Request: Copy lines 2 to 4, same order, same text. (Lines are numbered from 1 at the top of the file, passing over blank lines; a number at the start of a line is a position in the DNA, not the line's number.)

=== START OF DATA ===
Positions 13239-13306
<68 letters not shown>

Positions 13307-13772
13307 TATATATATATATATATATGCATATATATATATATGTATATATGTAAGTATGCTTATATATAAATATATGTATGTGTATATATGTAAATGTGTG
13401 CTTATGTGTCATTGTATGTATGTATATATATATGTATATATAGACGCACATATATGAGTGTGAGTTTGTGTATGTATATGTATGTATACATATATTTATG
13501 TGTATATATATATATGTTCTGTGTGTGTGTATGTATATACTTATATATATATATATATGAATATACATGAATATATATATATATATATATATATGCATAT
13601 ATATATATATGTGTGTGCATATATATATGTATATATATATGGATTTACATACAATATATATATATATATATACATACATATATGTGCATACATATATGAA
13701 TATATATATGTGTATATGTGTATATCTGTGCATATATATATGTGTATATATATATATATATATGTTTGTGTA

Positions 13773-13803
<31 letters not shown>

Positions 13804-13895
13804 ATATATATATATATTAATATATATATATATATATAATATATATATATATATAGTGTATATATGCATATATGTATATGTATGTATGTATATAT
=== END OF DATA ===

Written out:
<68 letters not shown>

Positions 13307-13772
13307 TATATATATATATATATATGCATATATATATATATGTATATATGTAAGTATGCTTATATATAAATATATGTATGTGTATATATGTAAATGTGTG